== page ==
Lottie didn’t know when she first sensed the ghost’s presence in the music room at her aunt and uncle’s hotel. It must have been long before she saw her.
Of course, neither Lottie nor Magda believed in ghosts . Great Aunt Pauline did, but she went to a spiritualist church and generally had crazy ideas.
Lottie had always thought that ghosts must be bores, obsessed for centuries with some wrong done to them or that they had done to someone else. Then there was the ham acting, with their dragging about chains, or patrolling down corridors groaning, head under one arm like a fashion accessory.
There was the pure silliness of that stereotypical White Lady of Somewhere Hall who appeared at the stroke of midnight with the bodice of her gown soaked with blood where she’d been stabbed in the heart by her wicked husband who’d discovered her ‘in the arms of her lover’.
“En flagrante,” Magda had suggested. She had to explain the meaning to Lottie, who’d wrinkled her nose at the idea, supposing she’d got that term from those Charlotte Cray historical romances she’d got Lottie reading.
They’d agreed that a bloodstained white dress could be adopted by the ghost, to disguise that she’d been stark naked at the time she was caught.
On this dark late October afternoon, with the wind rising over the bay outside, Lottie repeated “En flagrante,” absently as, having finished those set exercises, she tinkled on the keyboard. For all the ghostly atmosphere – that sense that someone was watching her – Lottie still liked to sit here on the piano stool, doing a bit of half hearted practice. It got her off helping her aunt and Magda and the staff with the endless cooking and housework .
The hotel brochure might boast of ‘the experienced and friendly staff’ who helped Aunt Amanda run the hotel, but when she invited Magda and Lottie over‘for a break’ they ended up helping out every day.
Lottie could hear voices talking, quick footsteps and doors opening and closing in the kitchen quarters where the evening meal was being prepared. When her hour was up, they’d be yelling up at her to come down and find some extra plates, to dash out into the storm to pick some herbs from the herb garden, or to stir the sauce. Although Lottie had just turned sixteen, her aunt still tended to treat her as if she was an eager twelve- year- old.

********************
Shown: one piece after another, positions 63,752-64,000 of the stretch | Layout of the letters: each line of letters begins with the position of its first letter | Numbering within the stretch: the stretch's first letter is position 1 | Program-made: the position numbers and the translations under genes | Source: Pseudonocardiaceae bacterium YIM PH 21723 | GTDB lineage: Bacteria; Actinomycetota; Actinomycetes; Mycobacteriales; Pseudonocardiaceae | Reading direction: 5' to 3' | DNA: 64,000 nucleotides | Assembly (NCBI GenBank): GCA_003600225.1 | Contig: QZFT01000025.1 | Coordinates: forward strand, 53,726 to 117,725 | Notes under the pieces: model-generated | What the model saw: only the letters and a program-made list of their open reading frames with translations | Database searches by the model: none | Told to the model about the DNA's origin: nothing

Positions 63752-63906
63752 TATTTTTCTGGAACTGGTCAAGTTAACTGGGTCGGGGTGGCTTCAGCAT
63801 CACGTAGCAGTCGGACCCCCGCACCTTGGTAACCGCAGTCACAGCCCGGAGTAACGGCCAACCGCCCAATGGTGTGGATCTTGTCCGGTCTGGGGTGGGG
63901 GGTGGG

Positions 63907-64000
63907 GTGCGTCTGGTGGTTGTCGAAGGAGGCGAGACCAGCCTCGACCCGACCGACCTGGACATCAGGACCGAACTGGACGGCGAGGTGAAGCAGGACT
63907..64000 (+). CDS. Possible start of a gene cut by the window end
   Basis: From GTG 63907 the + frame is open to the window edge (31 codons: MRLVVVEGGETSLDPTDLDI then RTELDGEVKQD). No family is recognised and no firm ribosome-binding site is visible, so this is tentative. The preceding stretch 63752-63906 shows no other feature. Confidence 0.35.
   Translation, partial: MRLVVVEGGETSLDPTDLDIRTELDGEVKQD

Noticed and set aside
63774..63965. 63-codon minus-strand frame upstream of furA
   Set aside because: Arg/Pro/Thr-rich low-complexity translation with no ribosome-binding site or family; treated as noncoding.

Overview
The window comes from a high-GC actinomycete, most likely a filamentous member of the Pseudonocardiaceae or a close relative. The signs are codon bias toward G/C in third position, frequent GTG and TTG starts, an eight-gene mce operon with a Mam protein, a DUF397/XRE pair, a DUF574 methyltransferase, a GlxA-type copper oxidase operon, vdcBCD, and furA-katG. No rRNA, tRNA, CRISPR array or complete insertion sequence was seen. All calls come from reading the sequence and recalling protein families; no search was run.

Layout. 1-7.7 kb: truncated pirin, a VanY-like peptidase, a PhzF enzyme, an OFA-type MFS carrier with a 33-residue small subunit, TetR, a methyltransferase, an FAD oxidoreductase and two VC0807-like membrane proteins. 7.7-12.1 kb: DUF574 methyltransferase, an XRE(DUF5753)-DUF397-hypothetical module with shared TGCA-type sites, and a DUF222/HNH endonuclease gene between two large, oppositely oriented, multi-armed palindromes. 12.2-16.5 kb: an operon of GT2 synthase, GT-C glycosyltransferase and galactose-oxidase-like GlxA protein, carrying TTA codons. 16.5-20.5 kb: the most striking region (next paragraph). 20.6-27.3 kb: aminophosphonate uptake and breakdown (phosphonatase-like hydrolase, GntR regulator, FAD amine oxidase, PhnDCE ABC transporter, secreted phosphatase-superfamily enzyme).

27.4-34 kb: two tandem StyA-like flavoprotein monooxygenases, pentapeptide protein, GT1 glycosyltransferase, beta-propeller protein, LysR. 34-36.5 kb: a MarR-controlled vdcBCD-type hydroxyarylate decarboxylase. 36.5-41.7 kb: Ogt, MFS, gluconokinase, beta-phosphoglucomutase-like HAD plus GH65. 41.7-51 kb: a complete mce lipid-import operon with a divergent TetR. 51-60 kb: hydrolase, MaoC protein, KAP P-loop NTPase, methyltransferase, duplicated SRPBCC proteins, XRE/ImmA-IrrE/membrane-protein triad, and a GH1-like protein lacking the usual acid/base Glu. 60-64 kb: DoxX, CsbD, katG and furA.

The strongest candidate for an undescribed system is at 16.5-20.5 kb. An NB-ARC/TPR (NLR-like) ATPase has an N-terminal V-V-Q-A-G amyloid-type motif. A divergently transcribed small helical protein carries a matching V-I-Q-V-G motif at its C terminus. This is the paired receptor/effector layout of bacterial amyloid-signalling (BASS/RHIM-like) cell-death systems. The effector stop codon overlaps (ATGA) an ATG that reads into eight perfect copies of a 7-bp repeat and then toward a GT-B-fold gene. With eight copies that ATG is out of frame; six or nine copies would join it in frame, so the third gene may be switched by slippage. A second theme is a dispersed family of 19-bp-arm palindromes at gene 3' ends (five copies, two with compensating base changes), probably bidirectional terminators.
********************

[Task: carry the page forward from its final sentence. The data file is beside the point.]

From here, with the land between the front of the hotel and the cliff edge out of sight, you had the illusion that you were hovering between a sky and sea, azure on summer days, chill grey in winter. The waves below were flattened by distance, the yachts and boats the size of toys, while the clouds above the swooping gulls seemed within touching distance.
Lottie got up to move over to the great Regency windows. Now the remains of the meadow and the view of the bay with the rival hotels came into view, and down below the beach. On a wet and a windy autumn day like today, there were only a couple of people braving the weather. A youngish looking couple walked their dog and some old school fisherman sat obliviously on an upturned rowing boat, doing something to a net. He seemed oddly ageless.
A female voice said suddenly, “’En flagrante?’ Well, really! It scarcely becomes a schoolroom miss to be so precociously knowledgeable.” That voice would have been attractive had it not sounded so irritable.